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A fond farewell to an OTS friend

Brenda Yarema and Alex

Brenda Yarema with her husband Alex.

OTS Network Project Engineer Brenda Yarema will be retiring from TU as of April 1, taking with her decades of institutional knowledge and insight. Though her retirement is well-deserved, she will be greatly missed.

Brenda started working at TU more than 20 years ago spending much of her time in Academic Computing and the Office of Technology Services (formerly known as CANS). Her work has contributed to the success of many OTS projects including, but certainly not limited to, the installation of the original TU network, the refresh of the current campus data network, wireless network installations and the development of TU’s current VoIP phone system.

Active in the Council of University System Staff (CUSS) and the Towson University Staff Council (TUSC), which she chaired for three years, Brenda unabashedly participated in important shared governance issues pertinent to staff on campus and across the state.  Brenda can also be credited with co-creating and implementing (alongside other dedicated TU staff) the first Staff Development Conference.  She has been a tireless advocate at the Maryland State Legislature and has worked on several state and national political campaigns.

Brenda’s future plans involve a trip to Poznan, Poland to teach English as a Second Language (ESL) this summer. Brenda and her husband Alex spent part of last summer there and loved the experience so much that they signed up for a second trip. In the short term, the couple plans to pack the car and hit the road, touring states they didn’t have time to visit when they were working full time.  They look forward to being free spirits for a while—traveling with no plans and no agendas.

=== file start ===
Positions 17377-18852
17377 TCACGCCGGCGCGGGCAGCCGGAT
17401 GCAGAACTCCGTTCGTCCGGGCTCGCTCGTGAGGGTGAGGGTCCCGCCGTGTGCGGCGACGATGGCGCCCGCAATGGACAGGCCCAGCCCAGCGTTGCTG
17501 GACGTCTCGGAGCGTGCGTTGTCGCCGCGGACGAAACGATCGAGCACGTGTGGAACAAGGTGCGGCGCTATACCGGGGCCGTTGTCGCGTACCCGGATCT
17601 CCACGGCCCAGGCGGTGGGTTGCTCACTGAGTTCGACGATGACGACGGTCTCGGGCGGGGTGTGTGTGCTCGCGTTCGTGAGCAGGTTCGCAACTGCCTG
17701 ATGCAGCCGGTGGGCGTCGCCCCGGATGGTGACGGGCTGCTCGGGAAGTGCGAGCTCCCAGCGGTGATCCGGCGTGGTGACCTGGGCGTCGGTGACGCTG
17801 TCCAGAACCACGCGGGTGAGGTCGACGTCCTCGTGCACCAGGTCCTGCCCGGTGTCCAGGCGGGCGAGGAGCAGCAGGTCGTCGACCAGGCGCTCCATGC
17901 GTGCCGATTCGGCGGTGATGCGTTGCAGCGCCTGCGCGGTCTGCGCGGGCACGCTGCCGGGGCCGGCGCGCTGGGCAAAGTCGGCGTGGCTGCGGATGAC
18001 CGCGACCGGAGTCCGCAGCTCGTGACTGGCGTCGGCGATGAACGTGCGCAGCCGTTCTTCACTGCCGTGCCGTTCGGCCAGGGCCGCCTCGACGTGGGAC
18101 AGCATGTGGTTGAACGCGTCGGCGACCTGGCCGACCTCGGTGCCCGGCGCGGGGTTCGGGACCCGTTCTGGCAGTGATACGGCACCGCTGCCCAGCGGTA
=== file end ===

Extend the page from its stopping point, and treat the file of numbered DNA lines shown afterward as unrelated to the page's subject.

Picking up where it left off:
“It has been a pleasure to work these past twenty plus years at Towson University,” Brenda said. “I am truly grateful to have worked with many professional people, for the many personal friendships I have made, and the numerous favorable opportunities I have encountered. It has been a great place to work.”

Best wishes to Brenda in her retirement and many thanks for 20 years of great work.

Did you work with Brenda? Leave her well-wishes for retirement in the comments section below!

Written by Joanne Bracken